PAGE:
I had one of those eureka moments yesterday trying out tinychat from twitter. Tinychat is a “disposable” chatroom launched from a tinyurl. You tweet the room’s address and wait to see who shows up. Several of us got in there yesterday morning and had quite a lively discussion about tinychat.
I decided to try it again in the afternoon after blogging — just to see if tinychat might serve as a kind of live commenting alternative to blog comments. The afternoon chat was very different however, and got me thinking about the whole value proposition and its success requirements.
I’ll make this a short one, and do the social interaction design on it in a separate post. (There are some concepts we can take from real world interaction dynamics and forms of talk as a means of anticipating design challenges and pitfalls to going live).
First off, there’s a strong novelty factor in tinychat. Just going from tweetdeck to a chatroom was pretty cool. Even more cool was to change register and chat with twitter followers. There’s a payoff to stepping up the interaction from the “l’m talking” mode of twitter to the “we’re talking” mode of chat. Tinychat shed a bit of light on how differently conversational twitter is. We can feel as if we’re in conversation over twitter. Switching to chat meant actually being in conversation — it feels different.
Going live is not only a matter of switching apps, it also breaks the frame. If twitter is an open talk tool, then chat is enclosed. Upon entering the chatroom, each of us became bound by the higher presence demands of chat. Conversational etiquette and the many and rich aspects of talk and giving face take over. The continuity of presence in chat replaces the discontinuity of twitter, just as conversation replaces tweeting (as the mode of interaction).
I wondered whether this change of frame and change of app would be a gate on tinychat’s usability. To many users, and in many situations, frame changes are a usability gate. (The reason most of us don’t invite friends to chat in Facebook, even when we can see very well that they’re online.) Change of frame is a change of commitment.
Chat is also much more susceptible to who’s chatting. And here an unintended design consequence comes into the picture. With Tinychat you invite people following you — not people you follow. Those who show up may include people who want to talk to you more than you want to talk to them. The people you have been seeing on twitter are not the people who have seen your tinychat invitation (unless you follow those who follow you). And as soon as one other person appears in a chatroom, you are obliged to change your conversational register and be nice. (That I’m exposing the mechanics of online conversation is not a reflection on my experience yesterday!! I’m merely extracting some principles from the experience.)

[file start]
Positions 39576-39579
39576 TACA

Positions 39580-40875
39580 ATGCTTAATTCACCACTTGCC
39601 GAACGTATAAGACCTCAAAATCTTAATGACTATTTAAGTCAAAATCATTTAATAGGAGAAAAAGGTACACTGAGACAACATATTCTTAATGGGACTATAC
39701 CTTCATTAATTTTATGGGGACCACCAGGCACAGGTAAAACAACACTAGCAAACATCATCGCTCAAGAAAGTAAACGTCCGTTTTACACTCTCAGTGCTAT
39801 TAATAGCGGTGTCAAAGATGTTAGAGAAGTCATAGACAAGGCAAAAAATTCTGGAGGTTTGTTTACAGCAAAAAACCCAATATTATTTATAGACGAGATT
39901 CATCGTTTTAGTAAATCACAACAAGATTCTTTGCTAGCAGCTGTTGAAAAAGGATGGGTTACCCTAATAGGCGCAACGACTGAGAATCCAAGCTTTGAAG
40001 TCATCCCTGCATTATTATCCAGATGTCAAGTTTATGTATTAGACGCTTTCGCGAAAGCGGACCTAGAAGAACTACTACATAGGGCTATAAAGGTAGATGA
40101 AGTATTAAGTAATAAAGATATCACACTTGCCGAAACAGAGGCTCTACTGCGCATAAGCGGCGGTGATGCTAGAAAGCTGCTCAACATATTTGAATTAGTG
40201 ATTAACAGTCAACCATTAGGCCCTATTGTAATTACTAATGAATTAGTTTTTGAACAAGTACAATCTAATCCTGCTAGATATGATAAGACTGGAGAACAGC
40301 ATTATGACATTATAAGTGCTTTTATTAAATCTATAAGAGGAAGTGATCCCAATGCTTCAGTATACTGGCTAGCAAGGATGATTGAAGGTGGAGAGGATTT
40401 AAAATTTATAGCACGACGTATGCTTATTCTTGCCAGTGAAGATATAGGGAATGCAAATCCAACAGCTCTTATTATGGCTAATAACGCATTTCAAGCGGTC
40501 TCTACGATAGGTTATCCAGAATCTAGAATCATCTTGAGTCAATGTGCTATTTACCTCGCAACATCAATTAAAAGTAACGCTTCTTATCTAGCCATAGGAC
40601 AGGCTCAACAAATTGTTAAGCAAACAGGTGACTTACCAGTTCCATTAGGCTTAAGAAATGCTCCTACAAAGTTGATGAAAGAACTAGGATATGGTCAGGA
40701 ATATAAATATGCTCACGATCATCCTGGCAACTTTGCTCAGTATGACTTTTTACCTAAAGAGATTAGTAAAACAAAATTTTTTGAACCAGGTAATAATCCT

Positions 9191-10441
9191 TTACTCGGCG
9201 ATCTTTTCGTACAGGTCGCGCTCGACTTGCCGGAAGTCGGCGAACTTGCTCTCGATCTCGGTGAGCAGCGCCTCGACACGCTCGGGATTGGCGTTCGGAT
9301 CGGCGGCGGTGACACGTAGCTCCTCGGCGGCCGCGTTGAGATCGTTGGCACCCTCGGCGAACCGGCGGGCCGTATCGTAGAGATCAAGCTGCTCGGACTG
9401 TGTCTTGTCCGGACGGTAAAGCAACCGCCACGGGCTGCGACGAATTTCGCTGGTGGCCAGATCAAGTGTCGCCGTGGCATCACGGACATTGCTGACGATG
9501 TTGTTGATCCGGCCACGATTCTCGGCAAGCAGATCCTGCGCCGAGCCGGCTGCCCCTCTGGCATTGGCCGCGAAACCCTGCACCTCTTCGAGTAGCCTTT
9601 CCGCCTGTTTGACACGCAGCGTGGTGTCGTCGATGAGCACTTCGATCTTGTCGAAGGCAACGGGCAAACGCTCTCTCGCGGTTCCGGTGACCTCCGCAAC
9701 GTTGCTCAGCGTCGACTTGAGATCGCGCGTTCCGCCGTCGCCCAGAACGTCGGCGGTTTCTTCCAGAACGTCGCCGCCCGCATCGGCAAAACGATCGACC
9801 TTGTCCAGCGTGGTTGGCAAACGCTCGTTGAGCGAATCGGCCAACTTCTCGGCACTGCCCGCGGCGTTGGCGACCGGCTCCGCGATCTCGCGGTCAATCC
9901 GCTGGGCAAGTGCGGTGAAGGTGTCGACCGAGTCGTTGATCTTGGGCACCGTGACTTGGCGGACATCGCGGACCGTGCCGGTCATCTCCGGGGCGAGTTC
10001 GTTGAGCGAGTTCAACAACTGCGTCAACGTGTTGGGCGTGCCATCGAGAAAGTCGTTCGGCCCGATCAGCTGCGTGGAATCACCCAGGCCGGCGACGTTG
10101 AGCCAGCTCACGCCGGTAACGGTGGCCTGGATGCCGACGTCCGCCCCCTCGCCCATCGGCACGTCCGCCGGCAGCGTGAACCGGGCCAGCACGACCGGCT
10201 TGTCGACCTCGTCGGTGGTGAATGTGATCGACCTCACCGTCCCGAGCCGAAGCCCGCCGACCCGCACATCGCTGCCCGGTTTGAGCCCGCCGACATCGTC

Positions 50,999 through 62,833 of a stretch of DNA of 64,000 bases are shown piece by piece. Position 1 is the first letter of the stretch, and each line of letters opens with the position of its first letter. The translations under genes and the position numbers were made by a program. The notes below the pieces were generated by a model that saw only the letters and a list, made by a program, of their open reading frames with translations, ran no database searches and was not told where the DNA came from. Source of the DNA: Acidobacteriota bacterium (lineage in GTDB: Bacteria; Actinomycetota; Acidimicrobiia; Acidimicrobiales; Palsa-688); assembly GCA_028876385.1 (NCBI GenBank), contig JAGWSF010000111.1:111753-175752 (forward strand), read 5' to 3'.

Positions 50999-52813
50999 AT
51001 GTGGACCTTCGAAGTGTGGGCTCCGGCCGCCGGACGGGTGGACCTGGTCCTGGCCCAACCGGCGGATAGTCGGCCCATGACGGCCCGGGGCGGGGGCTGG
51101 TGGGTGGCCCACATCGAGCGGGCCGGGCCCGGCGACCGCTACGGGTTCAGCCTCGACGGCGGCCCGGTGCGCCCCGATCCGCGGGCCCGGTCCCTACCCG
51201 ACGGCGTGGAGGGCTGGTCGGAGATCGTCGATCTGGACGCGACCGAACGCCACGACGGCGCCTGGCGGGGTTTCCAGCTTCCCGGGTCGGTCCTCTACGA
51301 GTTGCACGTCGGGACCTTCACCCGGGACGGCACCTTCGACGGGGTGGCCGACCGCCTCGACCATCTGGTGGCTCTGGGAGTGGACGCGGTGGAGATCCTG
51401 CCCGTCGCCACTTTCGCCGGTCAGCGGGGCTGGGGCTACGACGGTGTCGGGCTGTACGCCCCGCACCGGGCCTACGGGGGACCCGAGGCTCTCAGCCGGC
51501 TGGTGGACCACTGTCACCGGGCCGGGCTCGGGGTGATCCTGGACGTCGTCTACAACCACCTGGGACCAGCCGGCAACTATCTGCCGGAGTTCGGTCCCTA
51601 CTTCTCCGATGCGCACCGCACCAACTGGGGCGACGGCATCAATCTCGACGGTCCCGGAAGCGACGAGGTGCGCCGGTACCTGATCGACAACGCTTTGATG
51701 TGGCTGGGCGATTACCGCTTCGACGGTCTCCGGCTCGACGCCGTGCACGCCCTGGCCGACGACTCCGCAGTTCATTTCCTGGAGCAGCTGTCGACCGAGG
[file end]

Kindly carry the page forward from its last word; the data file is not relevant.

if one could invite specific people to a private tinychat room (still would be from people who follow you), the service would be a lot more interesting. Because in chat it’s all about who’s in the room. And when people appear in a chatroom that they don’t want to stick around in, they will often background the chat but not actually leave the room (for reasons of etiquette). So there can be a lot of waiting in chat. And a lot of wondering what to talk about.
It would be interesting to think about use cases where going to chat makes sense — has some purpose and topic. Chat is a lot faster than twitter. But it’s a lot more contingent on other users: who they are, how they are related to you, and what they are interested in talking about.
Chat works best when it is bound by a context — and over twitter it is difficult to create context. As long as tinychat is available to whoever wants to show up, or until tinychat can set up uses and contexts, it’s likely to feel like randoms in a waiting room to most.
Note: This blog post belongs to a series on “status culture.” The posts examine status updates, facebook activity feeds, news feeds, twitter, microblogging, lifestreaming, and other social media applications and features belonging to conversation media. My approach will be user-centric as always, and tackle usability and social experience issues (human factors, interaction design, interface design) at the heart of social interaction design. But we will also use anthropology, sociology, psychology, communication and media theories. Perhaps even some film theory.
The converational trend in social networking sites and applications suggests that web 2.0 is rapidly developing into a social web that embraces talk (post IM, chat, and email) in front of new kinds of publics and peer groups. User generated content supplied to search engines is increasingly produced conversationally. Social media analytics tools provide PR and social media marketing with means to track and monitor conversations. Brands are interested in joining the conversation feeds, through influencers as well as their own twitter presence.
This changing landscape not only raises interesting issues for developers and applications (such as the many twitter third party apps), but for social practices emerging around them. So we will look also at design principles for conversation-based apps, cultural and social trends, marketing trends, and other examples of new forms of talk online.
These blog posts will vary in tenor, from quick reflections on experiences to more in-depth approaches to design methodology for conversational social media.